EDC to raise $100M for Philippines wind farm

The Energy Development Corp. (EDC) will tap the financial markets should it decide to push through with the construction of its 86-megawatt (MW) wind power project in Burgos, Ilocos Norte.

“Right now we don’t need to raise funds. We’re fully funded for the year,” Richard Tantoco, EDC president and chief operating officer, told reporters. “However, if the Burgos wind energy project moves ahead, then we’ll have to tap the market.”

Tantoco said EDC was looking at raising about $100 million to fund the construction of the wind farm, a project that, he said, would entail investments of as much as $2.7 million per MW. If plans don’t miscarry, the Burgos wind project is likely to start either late this year or early next year.

“We’re pushing in terms of getting all the right of way done. We’re also in the process of monitoring tariff developments and finalizing negotiations with two suppliers of wind turbines which we hope to close at the appropriate time,” he added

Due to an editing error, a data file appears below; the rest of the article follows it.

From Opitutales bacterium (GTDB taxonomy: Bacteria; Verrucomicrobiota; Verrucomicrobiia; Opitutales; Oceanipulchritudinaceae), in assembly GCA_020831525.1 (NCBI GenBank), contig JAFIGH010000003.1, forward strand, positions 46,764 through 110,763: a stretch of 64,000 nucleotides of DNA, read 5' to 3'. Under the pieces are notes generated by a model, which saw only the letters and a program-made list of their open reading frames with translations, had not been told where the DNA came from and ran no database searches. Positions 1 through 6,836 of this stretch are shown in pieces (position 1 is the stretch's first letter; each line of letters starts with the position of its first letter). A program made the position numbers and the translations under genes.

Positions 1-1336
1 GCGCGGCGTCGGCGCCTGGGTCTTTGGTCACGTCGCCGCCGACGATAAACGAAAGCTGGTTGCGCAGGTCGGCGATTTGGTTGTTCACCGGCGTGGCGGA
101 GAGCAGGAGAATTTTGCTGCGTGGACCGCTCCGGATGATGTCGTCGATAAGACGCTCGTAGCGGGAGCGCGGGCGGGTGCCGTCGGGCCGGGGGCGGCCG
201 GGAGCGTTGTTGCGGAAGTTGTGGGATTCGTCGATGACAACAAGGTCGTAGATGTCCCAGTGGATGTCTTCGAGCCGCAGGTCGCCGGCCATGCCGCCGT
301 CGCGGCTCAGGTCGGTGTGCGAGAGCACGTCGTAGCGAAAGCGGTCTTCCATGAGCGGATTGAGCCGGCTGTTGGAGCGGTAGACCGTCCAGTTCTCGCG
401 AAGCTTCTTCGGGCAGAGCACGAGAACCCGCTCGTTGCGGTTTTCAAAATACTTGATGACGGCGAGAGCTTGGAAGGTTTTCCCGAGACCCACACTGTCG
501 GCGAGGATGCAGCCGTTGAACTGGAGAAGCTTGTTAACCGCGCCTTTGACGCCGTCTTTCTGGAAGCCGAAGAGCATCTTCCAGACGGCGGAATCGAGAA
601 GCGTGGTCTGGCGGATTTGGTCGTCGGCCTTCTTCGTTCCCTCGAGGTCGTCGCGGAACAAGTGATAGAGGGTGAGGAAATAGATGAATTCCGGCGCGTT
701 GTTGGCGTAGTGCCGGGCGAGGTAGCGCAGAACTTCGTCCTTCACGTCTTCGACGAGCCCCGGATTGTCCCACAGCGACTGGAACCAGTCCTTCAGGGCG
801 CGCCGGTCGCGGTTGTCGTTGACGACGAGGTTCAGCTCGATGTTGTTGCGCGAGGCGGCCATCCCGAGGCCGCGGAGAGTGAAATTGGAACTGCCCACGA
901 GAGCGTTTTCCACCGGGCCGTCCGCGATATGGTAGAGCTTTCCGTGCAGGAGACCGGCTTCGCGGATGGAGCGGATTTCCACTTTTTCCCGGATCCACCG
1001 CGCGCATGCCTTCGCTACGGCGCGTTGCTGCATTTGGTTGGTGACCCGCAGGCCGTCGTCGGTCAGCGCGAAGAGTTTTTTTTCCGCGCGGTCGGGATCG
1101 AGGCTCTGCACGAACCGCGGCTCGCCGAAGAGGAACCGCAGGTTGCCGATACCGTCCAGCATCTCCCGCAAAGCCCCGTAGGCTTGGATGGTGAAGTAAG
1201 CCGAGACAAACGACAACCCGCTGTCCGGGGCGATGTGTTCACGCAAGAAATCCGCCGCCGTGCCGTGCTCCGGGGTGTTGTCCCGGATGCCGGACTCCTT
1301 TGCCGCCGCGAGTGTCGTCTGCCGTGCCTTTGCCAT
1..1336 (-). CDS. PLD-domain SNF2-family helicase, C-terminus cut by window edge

EDC remains the country’s leading producer of geothermal energy, accounting for 62 percent, or 1,199-megawatts, of the 1,980-MW total installed capacity.

The listed firm is also positioning itself as the premier pure renewable-energy player in the Philippines with its acquisition of 60-percent equity in the Pantabangan-Masiway hydroelectric project and the development of the Burgos wind farm.

A study by the US Department of Energy National Renewable Energy Laboratory earlier showed that 47 out of 73 provinces in the Philippines have at least 500 MW in wind power potential; 25 provinces have at least 1,000 MW.

Another study conducted by the WWF-Philippines showed that 1,038 wind sites in the country could generate about 7,404 MW of electricity. The study also identified 686 wind- potential sites in 28 provinces in Luzon, or equivalent to 4,900 MW.

A total of 305 wind sites with a total potential of 2,168 MW can be found in the Visayas and 47 sites in Mindanao with a generating power of 336 MW, the study showed.

 By Paul Anthony A. Isla, businessmirror.com.ph